‘Eggy bake’ is a common meal in our house and one of our all-time favorites – named by the kids.
|Eggy bake – this version with grated cheese on top from local cheesery. Typically we eat it plain. Rarely we have leftovers.|
I think our 4yo will discover one day that usually pumpkin soup is orange, not green, but both these meals are great ways to get him to enjoy lots of freshly-plucked organic greens.
|Weeping rosemary hanging over the terrace wall gets plucked for most meals.|
|Tulsi leaves and seeds also end up in most salads, soups, curries, and bakes.|
For me it is the rich tapestry of connections that are cultivated through this food that brings it’s true quality to light – the connections with the seasons, with our local environment, with the soil, with neighbors, with friends, with each other in our family, with our play, with our home education, and our workplace.
- Send the kids up to collect the eggs from the chook house we built using timber our neighbour harvested in his woodlot and a gift of reclaimed iron sheeting. We have an eclectic mix of rare breed chickens that the children look after. The eggs are all different shapes and sizes – but all have superbly orange yolks because they free-range often.
- Wander around the garden with a handmade basket collecting a wonderful array of herbs, flowers, and leafy greens (and purples). I take a leaf from this and a leaf from that so I don’t harm the plant and can come back again day after day for more. It’s a peaceful way to garden and harvest.
I collect things like soft pumpkin leaves and shoots, sweet potato leaves and shoots, mustard spinach, any brassica flowers, and soft flower stalks, many varieties of kale, welsh onion leaves, the bolting shoots from coriander/cilantro, tulsi leaves, garlic chives and garlic chive flowers, Brazilian spinach … there are so many things to collect, even pea leaves, bean leaves, beetroot leaves, young chia leaves, young amaranth leaves, weeds – chickweed, dandelion leaves. The more diverse the selection, the more diverse the nutrients in the food.
The magnificent red mustard spinach is making its way into every meal in these cooler months.I love this time in the garden, watching the birds, noticing things – new shoots on trees, self-seeding veggies, subtle changes, and simple beauty. I think about what I can add to the garden to increase diversity or adapt to the changing season. Brassica flowers are a wonderful treat. I often snack on them in the garden.
I notice where I need to add some more compost or mulch. The compost is made from the chicken bedding, and the Azolla we harvested by hand from the lake. The mulch is often chopped and drop materials, but we do also go and pick up some local bales of grass straw that another neighbour orders in bulk for us all to use. The kids love to ride in the trailer with the bales slowly back along the little internal road within the ecovillage with the wind in their hair, singing in the breeze, watching for hawks and kangaroos.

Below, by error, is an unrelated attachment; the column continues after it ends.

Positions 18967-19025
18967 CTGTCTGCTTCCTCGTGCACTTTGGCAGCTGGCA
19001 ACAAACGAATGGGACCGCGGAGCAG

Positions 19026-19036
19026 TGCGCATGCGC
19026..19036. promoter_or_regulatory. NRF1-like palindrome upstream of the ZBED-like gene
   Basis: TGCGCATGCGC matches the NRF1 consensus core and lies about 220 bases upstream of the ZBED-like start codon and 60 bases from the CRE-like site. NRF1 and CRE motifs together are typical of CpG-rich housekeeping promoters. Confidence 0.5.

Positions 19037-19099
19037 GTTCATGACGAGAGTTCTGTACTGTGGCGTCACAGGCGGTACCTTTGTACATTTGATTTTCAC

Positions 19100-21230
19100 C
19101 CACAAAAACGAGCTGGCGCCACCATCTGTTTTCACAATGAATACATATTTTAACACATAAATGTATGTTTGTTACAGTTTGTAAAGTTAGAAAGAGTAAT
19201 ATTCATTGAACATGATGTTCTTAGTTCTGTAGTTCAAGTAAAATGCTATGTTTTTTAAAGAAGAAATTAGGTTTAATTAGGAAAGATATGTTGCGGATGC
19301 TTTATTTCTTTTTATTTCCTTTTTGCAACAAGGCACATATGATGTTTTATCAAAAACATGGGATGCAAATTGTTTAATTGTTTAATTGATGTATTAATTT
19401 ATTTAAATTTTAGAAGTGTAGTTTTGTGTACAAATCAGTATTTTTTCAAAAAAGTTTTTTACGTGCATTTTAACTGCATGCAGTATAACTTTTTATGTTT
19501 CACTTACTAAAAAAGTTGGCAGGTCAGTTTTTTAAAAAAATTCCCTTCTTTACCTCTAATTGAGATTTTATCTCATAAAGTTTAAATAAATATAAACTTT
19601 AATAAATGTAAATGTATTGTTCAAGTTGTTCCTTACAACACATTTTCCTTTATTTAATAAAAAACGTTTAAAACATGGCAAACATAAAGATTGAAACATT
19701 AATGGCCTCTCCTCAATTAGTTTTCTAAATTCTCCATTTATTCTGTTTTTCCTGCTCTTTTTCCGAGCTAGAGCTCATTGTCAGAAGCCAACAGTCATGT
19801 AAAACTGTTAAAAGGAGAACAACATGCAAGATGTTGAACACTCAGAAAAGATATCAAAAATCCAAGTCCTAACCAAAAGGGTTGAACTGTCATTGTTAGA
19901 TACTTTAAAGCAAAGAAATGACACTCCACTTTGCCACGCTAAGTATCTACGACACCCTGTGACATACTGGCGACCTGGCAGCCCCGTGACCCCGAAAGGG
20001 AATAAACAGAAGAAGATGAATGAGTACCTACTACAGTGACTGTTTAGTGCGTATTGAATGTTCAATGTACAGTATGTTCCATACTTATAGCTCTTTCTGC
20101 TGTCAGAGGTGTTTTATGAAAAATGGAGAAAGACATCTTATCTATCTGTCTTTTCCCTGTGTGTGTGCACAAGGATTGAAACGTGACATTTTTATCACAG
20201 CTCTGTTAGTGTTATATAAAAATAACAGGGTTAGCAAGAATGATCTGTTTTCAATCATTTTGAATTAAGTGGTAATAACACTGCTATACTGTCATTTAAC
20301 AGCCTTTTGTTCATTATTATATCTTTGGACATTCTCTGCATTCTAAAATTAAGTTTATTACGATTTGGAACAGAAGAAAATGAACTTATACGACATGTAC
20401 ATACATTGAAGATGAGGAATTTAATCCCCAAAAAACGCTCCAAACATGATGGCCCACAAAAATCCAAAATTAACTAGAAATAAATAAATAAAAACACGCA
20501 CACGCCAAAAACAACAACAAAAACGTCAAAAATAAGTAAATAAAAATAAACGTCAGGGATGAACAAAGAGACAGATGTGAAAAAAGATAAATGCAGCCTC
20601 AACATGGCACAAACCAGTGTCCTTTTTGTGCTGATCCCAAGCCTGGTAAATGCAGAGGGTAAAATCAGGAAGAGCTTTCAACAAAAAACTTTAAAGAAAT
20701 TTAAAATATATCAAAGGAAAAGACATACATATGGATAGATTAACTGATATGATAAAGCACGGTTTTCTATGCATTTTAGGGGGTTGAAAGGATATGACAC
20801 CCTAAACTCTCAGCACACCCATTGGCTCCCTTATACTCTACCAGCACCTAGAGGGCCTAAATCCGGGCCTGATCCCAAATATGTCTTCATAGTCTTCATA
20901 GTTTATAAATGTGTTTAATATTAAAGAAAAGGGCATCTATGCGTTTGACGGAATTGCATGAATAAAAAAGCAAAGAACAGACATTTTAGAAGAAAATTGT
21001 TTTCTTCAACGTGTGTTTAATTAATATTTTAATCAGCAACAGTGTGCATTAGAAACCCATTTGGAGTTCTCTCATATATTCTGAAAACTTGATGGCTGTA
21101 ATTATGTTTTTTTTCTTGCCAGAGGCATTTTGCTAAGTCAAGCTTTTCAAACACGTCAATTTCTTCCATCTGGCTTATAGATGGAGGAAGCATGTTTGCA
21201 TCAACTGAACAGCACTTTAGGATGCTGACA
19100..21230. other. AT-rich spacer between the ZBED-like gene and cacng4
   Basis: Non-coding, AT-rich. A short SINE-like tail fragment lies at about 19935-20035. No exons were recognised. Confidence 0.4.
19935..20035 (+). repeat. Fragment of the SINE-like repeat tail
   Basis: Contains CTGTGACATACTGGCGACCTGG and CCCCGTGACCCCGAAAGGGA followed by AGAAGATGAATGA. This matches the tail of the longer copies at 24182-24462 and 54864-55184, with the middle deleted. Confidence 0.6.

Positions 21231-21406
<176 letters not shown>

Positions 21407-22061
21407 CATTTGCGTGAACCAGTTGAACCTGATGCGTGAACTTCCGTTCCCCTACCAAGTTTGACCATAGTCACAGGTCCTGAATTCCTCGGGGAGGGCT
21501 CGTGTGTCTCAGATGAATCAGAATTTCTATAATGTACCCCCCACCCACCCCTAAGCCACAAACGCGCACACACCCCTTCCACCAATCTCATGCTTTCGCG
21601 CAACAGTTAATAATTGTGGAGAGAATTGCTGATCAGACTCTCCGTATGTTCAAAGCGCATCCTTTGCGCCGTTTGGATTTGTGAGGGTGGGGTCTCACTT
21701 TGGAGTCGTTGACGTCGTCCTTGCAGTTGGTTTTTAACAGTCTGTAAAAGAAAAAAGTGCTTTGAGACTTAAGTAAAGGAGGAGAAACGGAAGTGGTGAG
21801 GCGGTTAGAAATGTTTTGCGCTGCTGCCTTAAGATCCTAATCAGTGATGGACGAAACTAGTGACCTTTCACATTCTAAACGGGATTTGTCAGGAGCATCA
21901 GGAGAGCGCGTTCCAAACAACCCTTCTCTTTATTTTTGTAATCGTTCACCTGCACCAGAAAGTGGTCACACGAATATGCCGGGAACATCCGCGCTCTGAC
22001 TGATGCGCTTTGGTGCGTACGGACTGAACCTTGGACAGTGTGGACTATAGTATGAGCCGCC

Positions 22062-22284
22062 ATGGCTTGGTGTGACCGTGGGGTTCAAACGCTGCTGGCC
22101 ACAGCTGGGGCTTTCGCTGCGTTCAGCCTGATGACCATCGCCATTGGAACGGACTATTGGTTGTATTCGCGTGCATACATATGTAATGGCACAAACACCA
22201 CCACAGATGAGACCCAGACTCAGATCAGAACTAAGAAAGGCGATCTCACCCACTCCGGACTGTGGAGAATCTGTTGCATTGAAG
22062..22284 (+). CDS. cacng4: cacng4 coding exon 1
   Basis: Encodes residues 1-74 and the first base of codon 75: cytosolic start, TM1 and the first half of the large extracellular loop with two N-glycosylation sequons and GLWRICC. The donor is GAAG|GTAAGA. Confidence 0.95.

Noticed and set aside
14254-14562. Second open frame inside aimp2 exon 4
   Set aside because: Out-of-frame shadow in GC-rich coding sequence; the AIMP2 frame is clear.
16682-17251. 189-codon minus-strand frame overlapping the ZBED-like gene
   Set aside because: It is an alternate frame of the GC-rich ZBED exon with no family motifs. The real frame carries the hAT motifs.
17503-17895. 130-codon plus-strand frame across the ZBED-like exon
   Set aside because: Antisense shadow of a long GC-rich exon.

I could ask the kids to harvest the greens too because they know where all the great greens are at any moment – the garden is their playground – and sometimes I do, but I just love this time in the garden pottering for a few minutes.
- Ask my children to whiz it all together in the food processor with a bit of fresh milk from the neighbour and handmade ricotta from another neighbour.
- Cook it in a solar cooker (for a lunchtime meal) or a solar-powered electric oven (for dinner).
- Duck out to the garden again just before the eggy bake is ready and collect some salad greens. I like to wrap little bits of eggy bake in a leaf.
Fresh mixed salad with self-seeding tomatoes and lots of perennial greens, edible weeds and edible flowers.
- Sometimes I go the extra bit and drizzle a salad with homemade dressing – shaking together a little organic olive oil made just down the valley (sourced from the local organic food store), with some homemade kombucha vinegar (using a SKOBY dropped off by a neighbour, a chopped up garlic clove hand-delivered from a friend in Tasmania (traded for limes), and some herbs and spices from the garden like rosemary, oregano, thyme, or chilli, ginger and lemongrass. Even simpler, I grab a lime, lemon, or grapefruit and squeeze it over the salad. Delicious just like that!
Fresh greens, snowpeas. tomatoes, citrus and garlic
- Ask the children to set the table. Often they gather a little posy of edible flowers and lemon myrtle leaves and make a beautiful arrangement.
- Sit down together and enjoy, discussing the particular flavours and textures that we like in today’s version. You see, they are always different – and that’s the beauty of it too.
|Brazilian Spinach has leaves all year round for harvest.|
- this is community food
- it’s package free – the natural packaging of the eggs goes back to the soil. The milk comes in re-used bottles.
- it’s part of nutrient cycles in the garden and is waste-free
- it is so satisfying and just makes me smile so deeply when I sit down to share this meal